The first

That practised falsehood under saintlj^ show,

Beep malice to conceal, couched with re-
venge. /. ISl,

Sabean odours from tiie spicy shore

Of Araby the Blest. /. 16S,

So domb this first grand thief into God's fold;
So since into his church lewd hirelings climb.
Thence up he flew, and on the tree of life
The middle tree and highest there that grew.
Sat like a cormorant f, 192.

A Hearen on Earth,
The unpierced shada


OroTes whose rich trees wept odorous gums
and balm. /. 248.

Flowers of all hue, and without thorn the


The mantJing vina /. 258.

For contemplation he and valour formed ;
For softness she and sweet attractive grace ;
He for God only, she for Ood in him :
His fair large front and eye sublime declared
Absolnte nue ; and hyacmthine locks
Bound from his parted forelock manly hung
dust'ring, but not beneath his shoulders
broad. 1.297.

Which implied
Subjection, but required with gentle sway
And by her yielded, by him best received ;
Yiddra with coy submission, modest pride,
And sweet reluctant amorous delay. /. S07.

Adam, the goodliest man of men since bom
His sons : ue fairest of her daughters Eve.

So spake the fiend, and with necessity.
The tvrant's plea, excused his devilish deeds.

Impaiadised in one another*s arms. /. 606.
"Sow came tsiSl erening on, and twilight grey
Had in her sober livery all things clad.

All but the wakeful nightingale ;
She aU night long her amorous de«»nt sung ;
fiileDce was pleased. If ow glowed the firma-

wSh Uring sapphires. 1. 602.

Till the moon
Bising in clouded majesty, at length
Apparent queen, unveUed her peerless light,
And o*er the dark her silver mantle threw.


The timely dew of sleep. /. 6I4.

God is thy law, thou mine; to know no

Is woman's happiest knowledge and her

praise. /. GST.

With thee conversing I forget all time ;
All seasons and their change, all please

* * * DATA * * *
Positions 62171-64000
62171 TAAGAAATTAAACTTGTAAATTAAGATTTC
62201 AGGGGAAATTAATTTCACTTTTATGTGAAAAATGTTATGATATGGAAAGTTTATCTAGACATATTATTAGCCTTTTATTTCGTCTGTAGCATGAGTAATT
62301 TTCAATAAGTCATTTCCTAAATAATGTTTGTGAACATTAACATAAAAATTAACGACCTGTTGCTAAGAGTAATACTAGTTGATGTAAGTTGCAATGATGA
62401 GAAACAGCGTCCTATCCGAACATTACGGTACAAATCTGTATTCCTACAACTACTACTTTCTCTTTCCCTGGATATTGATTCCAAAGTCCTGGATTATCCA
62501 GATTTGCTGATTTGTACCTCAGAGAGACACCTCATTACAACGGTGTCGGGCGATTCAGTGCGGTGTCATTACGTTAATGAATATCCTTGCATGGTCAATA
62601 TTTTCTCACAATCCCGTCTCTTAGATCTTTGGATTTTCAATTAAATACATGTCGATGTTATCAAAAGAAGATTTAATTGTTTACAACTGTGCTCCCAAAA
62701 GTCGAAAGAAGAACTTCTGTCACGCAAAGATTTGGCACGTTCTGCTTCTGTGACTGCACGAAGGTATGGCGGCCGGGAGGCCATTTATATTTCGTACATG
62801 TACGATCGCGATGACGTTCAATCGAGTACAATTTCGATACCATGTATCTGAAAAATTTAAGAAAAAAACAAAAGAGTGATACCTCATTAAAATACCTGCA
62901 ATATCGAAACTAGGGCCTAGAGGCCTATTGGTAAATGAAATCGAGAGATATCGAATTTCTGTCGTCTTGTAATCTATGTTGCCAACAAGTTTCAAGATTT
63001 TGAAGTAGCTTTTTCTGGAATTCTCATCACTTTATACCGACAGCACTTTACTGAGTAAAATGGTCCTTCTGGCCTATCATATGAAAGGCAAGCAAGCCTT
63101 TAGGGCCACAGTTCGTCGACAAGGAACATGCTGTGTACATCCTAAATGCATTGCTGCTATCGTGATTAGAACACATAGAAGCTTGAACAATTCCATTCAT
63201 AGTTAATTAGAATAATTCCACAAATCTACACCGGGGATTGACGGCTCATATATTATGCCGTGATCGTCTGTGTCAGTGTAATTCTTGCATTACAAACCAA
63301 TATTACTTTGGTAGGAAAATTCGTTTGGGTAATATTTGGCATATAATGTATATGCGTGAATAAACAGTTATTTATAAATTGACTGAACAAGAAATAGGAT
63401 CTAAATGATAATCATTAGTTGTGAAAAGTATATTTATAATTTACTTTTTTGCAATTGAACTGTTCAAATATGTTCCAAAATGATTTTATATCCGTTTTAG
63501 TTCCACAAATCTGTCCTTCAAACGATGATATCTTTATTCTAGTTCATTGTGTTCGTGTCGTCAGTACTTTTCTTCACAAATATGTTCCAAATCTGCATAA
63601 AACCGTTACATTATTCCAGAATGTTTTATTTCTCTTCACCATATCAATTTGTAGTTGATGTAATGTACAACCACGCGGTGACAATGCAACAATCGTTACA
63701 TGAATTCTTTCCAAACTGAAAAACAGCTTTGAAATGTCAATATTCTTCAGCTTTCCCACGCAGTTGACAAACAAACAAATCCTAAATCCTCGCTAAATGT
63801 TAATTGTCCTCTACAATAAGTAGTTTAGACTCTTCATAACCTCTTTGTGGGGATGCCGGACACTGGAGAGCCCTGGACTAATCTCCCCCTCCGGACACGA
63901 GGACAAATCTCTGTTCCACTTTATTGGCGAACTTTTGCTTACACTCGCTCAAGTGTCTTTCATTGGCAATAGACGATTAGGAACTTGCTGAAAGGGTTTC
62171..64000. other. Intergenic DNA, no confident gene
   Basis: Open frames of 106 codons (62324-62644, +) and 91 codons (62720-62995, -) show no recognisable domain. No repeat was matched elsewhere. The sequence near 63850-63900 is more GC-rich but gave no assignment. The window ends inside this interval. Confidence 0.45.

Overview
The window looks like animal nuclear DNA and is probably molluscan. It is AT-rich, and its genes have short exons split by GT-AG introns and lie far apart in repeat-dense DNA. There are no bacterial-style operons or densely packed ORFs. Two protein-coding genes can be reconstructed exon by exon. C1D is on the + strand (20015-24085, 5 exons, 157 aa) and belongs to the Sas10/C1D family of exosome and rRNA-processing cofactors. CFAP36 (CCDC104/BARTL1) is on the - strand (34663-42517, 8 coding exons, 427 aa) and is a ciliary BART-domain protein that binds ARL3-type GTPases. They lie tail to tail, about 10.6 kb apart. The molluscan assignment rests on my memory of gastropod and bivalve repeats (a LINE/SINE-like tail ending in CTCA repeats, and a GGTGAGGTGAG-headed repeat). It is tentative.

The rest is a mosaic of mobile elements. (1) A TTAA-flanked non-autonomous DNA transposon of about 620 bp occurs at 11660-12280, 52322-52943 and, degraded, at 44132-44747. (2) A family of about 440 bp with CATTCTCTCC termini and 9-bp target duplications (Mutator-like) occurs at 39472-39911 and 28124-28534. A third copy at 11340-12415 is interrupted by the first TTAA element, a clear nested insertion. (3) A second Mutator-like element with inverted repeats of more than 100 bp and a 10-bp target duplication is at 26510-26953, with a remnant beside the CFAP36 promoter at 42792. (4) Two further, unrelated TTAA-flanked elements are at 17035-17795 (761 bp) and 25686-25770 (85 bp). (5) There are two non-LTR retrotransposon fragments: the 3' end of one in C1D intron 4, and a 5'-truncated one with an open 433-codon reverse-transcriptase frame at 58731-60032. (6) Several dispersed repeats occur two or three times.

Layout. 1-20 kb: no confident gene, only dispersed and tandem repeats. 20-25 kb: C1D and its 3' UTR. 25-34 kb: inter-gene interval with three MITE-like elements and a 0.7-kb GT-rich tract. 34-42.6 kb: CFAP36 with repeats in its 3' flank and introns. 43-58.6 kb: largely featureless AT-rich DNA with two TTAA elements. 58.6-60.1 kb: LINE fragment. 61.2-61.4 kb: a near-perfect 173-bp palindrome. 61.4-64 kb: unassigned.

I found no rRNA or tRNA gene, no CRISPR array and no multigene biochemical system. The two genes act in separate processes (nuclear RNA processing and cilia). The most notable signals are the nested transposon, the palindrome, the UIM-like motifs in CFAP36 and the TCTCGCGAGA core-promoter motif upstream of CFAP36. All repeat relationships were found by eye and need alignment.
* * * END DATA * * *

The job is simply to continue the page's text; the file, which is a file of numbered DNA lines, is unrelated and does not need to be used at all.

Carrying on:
Sweet is the breath of Mom, her rising


With charm of earliest birds; pleasant the

When first on this delightful land he ^reads
His orient beams, on herb, tree, fnut, and

Glist'ring with dew; fragrant the fertile

After soft showers ; and sweet the coming

Of grateful evening mild ; then silent Night,
With this her solenm bird, and this fair

And these the gems of Heaven, her starry

But neither breath of Mom, when she

With charm of earliest birds ; nor rising Sun
On this delightful land; nor herb, fruit,

Glist'ring with dew; nor fragrance after

showen ;
Nor grateful evening mild ; nor silent Night,
With this her solemn bird, nor walk by

Or glittering starlight, without thee is sweet.

/. 639.

Millions of spiritual creatures walk the

Unseen, both when we wake and when we

sleep. /. 677,

Eased the putting off
rhese troublesome disguises which we wear.

/. 739.

Hail wedded love, mysterious law, true

Of human offspring, sole propriety
In Paradise of all tilings conunon else.


Blest pair ! and O yet happiest, if ye seek
No happier state, and know to Imow no
more. /. 774*

Squat like a toad, close at the ear of Eve.


Yain hopes, vain aims, inordinate desires.

/. 808*


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Him £hu8 intent Ithoriel with his spear
Touched lightly ; for no falsehood can

Touch of celestial temper, but returns
Of force to its own likeness.

Paradise Lost Book 4, 1, 810.

Not to know me argues yourselyes unknown.

/. 830.
Abashed the devil stood,
And felt how awful goodness is. /. 8^6,

Come not aU hell broke loose F /. 918,

Then, when I am thy captive, talk of chains.

Like Teneriff or Atlas, unremoved. /. 987,

Now dreadful deeds
Might have ensued * nor only Paradise
In this commotion, out the starry cope
Of Heaven perhape, or all the elements
At least had gone to wrack, disturbed and

With violence of this conflict. /. 900.

Murm*ring, and with him fled the shades of

night /. 1014.

Now mom her rosy steps in th* eastern

Advancing, sowed the earth with orient

pearl. Book 5, /. 1,

His sleep
Was aery-light, from pure digestion bred.

I. 3m

Hung over her enamoured, and beheld
Beauty, which whether viraking or asleep,
Shot forth peculiar graces. f. 13.

My fairest, my espoused, my latest found,
Heaven's last best gift, my ever new delight.

Since good, the more
Communicated, more abundant grows. /. 71,

Best image of myself and dearer half. /. 95,

These are thy glorious works, Parent of

Almighty, thine this universal frame.
Thus wondrous fair : thyself how wondrous

then ! /. 153,

Fairest of stars, last in the train of night,
If better thou belong not to the mom,
Suie pledge of day. /. 166.

A wildemess of sweets. /. S94.

Seems another mom
Risen on mid-noon. /. 310.

On hospitable thoughts intent. /. 33S,

Nor Jealousy
Was understood, the mjured lover's hell.

/. 449.